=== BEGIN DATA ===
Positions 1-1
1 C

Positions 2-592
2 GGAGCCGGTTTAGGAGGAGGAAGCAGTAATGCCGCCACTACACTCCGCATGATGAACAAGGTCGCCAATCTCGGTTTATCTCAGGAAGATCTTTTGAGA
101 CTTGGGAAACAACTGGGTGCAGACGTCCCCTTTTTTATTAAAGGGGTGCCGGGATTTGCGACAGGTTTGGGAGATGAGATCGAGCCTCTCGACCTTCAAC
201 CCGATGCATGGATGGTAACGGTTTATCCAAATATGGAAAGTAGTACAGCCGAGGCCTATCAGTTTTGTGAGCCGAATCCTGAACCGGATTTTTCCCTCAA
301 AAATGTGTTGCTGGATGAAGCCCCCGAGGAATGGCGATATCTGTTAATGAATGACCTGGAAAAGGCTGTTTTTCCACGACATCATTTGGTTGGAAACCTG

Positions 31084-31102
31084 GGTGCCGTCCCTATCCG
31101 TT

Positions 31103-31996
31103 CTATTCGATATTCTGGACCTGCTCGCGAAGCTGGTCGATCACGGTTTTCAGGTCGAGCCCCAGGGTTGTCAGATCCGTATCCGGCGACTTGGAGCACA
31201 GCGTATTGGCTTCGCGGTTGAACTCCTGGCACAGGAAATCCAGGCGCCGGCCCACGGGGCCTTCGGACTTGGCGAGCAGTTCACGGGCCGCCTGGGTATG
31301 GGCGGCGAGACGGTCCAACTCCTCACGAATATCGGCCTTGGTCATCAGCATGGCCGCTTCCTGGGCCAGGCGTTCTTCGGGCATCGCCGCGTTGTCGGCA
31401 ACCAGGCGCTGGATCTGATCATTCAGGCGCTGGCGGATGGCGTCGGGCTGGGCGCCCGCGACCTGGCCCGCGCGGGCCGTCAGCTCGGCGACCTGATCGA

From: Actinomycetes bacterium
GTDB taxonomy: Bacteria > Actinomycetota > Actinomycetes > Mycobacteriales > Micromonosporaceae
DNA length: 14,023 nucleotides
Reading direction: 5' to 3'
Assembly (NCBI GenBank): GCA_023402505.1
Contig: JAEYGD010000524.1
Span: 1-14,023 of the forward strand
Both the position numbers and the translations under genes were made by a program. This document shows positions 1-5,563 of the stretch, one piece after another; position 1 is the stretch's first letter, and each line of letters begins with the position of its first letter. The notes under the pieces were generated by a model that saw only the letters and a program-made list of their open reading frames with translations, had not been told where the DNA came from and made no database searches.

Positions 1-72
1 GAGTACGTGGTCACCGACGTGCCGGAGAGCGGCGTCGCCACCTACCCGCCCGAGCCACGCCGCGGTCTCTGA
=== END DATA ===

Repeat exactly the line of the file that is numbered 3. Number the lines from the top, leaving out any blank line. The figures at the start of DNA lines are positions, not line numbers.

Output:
Positions 2-592